"Remember, it’s absolutely crucial that boiler repairs be done by a professional, as doing it yourself can be very dangerous - if you spot the warning signs then call in a gas engineer to service the boiler"
According to research, the most serious concern posed by improperly maintained gas boilers is carbon monoxide poisoning which can cause headaches, weakness, vomiting, shortness of breath and in most extreme cases death.
Other issues, such as high maintenance costs and inefficiency, mean it is crucial to spot warning signs and take regular checks to catch any problem in its early stages.
Some of the most common gas boiler warning signs, according to Quotezone include:
Pilot light keeps going off
Older boilers have a pilot light that must remain lit in order for the boiler to operate. If the pilot light keeps going off then it’s likely that the flue is blocked which is problematic because burnt gases won’t be able to get out, and they’ll end up extinguishing the burning flame. A damaged or malfunctioning thermocouple is another typical cause of the pilot light going out. Also, make sure that there aren’t any drafts near the pilot light that may be blowing it out.
Headaches and nausea
Flu-like symptoms such as headaches, nausea, chest pain, dizziness and shortness of breath are some of the most common indications of a carbon monoxide leak. Sometimes it’s also possible to smell the gas, as although carbon monoxide is odourless, it can be accompanied by exhaust gases you can smell. If there’s a suspicion of a carbon monoxide leak, then emergency professionals must be called immediately.
Boiler turning off constantly
If a combi boiler turns off occasionally then there’s no reason for concern, as it’s likely due to its pre-heat function. However, if a regular boiler keeps turning off then it’s probably a sign of a more serious issue and can lead to inefficiency and higher energy bills. There are many reasons why this could be happening, such as a valve issue, short cycling, wrong water pressure or a thermostat error.
Although it’s normal for the boiler to make noises from time to time, if it starts making strange noises like whistling, banging, gurgling or humming then it’s a sign of concern. It typically means that the boiler is ‘kettling’. The water inside the boiler has overheated and reached boiling point.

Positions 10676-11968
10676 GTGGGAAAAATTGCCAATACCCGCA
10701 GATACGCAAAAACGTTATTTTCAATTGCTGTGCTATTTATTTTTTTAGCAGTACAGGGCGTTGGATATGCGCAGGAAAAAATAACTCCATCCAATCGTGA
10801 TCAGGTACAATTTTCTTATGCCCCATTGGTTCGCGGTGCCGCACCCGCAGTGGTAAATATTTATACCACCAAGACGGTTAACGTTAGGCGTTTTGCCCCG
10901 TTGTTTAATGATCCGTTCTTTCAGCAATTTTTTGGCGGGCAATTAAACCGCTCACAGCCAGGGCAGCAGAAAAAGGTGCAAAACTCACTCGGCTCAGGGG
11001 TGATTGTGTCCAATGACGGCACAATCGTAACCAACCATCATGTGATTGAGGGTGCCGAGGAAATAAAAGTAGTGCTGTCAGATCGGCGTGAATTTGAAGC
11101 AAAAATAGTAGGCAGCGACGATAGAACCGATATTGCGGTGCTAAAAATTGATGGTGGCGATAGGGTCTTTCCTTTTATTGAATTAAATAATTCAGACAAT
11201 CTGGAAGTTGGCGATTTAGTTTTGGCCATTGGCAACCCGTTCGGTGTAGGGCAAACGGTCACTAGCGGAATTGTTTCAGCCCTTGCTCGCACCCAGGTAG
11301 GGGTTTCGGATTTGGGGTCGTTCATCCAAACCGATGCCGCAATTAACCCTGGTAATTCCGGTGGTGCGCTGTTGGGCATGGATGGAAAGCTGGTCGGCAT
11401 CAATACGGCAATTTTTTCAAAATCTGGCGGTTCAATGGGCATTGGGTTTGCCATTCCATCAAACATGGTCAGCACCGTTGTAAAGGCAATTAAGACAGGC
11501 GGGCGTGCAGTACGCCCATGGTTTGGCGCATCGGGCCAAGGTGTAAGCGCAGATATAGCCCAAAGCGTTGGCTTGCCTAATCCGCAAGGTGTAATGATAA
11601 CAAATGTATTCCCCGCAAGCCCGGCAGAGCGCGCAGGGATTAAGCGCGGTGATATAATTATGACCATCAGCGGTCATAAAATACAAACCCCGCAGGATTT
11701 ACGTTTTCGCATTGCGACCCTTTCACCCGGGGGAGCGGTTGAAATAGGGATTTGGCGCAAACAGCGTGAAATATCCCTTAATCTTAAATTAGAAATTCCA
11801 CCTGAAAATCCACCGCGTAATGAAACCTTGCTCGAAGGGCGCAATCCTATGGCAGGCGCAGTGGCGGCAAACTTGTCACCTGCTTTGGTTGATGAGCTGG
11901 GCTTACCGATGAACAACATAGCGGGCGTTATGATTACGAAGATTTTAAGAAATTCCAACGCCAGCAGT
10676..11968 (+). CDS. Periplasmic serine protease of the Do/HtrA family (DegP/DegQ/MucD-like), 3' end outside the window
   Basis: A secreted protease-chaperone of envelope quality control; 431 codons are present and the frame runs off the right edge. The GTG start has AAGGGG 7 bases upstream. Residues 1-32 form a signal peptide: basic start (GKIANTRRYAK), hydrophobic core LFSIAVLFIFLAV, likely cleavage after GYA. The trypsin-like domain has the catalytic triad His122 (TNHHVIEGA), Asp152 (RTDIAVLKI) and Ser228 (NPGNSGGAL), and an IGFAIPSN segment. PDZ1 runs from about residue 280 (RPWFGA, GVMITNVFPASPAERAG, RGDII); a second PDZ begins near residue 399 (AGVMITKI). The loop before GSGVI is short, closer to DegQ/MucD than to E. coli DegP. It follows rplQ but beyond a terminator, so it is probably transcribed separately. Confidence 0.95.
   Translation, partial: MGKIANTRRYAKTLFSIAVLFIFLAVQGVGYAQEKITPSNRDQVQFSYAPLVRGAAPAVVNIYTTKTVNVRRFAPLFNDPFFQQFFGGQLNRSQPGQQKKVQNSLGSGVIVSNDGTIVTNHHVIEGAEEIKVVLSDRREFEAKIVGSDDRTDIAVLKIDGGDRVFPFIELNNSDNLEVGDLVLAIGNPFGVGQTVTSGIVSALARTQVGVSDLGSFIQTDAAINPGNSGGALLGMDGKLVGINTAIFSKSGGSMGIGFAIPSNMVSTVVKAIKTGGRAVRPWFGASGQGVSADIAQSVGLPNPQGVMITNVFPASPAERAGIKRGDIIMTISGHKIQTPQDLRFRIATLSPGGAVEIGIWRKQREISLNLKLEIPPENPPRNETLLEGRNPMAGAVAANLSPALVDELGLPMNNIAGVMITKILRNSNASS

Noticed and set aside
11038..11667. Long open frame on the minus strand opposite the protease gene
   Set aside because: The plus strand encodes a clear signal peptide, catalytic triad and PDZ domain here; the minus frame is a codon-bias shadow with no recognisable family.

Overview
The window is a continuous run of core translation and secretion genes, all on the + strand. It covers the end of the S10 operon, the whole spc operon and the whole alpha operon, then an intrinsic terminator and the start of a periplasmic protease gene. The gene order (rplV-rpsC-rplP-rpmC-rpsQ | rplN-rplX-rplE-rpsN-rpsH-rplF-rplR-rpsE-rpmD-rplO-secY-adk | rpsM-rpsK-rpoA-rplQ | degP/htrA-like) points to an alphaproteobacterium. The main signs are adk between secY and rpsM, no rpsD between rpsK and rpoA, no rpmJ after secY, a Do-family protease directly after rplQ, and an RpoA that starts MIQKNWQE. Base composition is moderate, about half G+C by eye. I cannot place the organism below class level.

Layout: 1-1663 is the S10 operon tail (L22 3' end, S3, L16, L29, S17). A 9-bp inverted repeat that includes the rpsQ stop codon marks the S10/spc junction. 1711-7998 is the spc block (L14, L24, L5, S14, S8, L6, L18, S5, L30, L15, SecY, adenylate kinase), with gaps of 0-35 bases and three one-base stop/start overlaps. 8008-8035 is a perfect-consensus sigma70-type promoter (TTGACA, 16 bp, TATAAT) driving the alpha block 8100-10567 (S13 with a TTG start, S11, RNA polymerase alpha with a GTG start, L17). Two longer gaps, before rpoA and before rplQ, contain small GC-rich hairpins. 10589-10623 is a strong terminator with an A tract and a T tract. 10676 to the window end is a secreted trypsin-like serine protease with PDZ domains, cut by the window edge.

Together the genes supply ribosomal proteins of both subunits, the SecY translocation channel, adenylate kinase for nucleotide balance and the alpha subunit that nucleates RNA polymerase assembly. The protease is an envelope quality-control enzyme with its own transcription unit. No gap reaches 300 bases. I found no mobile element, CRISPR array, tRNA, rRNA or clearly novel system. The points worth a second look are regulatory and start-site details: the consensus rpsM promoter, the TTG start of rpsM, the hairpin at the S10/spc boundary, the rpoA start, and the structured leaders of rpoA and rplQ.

Leaking or blocked condensate pipe
The condensate pipe is used to remove all the extra water that the boiler produces during the condensing process. In winter the condensate pipe can freeze and cause blockage which prevents the boiler from functioning. If the condensate pipe is leaking then it could be due to a cracked heat exchanger.
Radiator faults are commonly caused by trapped air or built-up sludge. Releasing trapped air can be easily done by bleeding the radiator. If there is sludge caused by rust and corroded metal then that can be quite difficult to fix on your own so it’s better to get professional help.
Soot builds up as a result of burning fossil fuels, so it’s normal for it to occur in a gas boiler. However, excessive amounts of soot can hinder heat transfer, making the boiler work harder and increasing energy costs. Signs of fuel not burning properly are dark soot marks around the boiler. In more serious cases, soot marks and scorching can be indicators of carbon monoxide spillage, so it’s important to get the boiler checked out as soon as possible.
Most boiler manufacturers offer a standard two-year warranty on new boilers, once the boiler is older than two, home emergency insurance can be added to a home insurance policy if it doesn’t already come as standard. Ensuring that the boiler is serviced regularly can also reduce the cost of home emergency or boiler breakdown cover in the long term.
Greg Wilson, Founder at Quotezone.co.uk, said: “Britain has an ageing population when it comes to the nation’s boilers so it’s essential they are well maintained. The final weeks of winter are a perfect time to check on the health of a boiler as it’s been working hard for the past couple of months and deserves a bit of much-needed TLC.
“We strongly recommend all boilers get tested, similar to an MOT, to ensure they are fit for purpose.
“Getting a boiler checked and serviced also helps protect the home insurance coverage as those who neglect to maintain their boilers may find themselves vulnerable. A standard home insurance policy normally covers accidental damage, covering repairs and replacements but if the fault lies with the homeowner, through lack of care and maintenance, then chances are they won’t be able to make a claim.
“Remember, it’s absolutely crucial that boiler repairs be done by a professional, as doing it yourself can be very dangerous - if you spot the warning signs then call in a gas engineer to service the boiler.”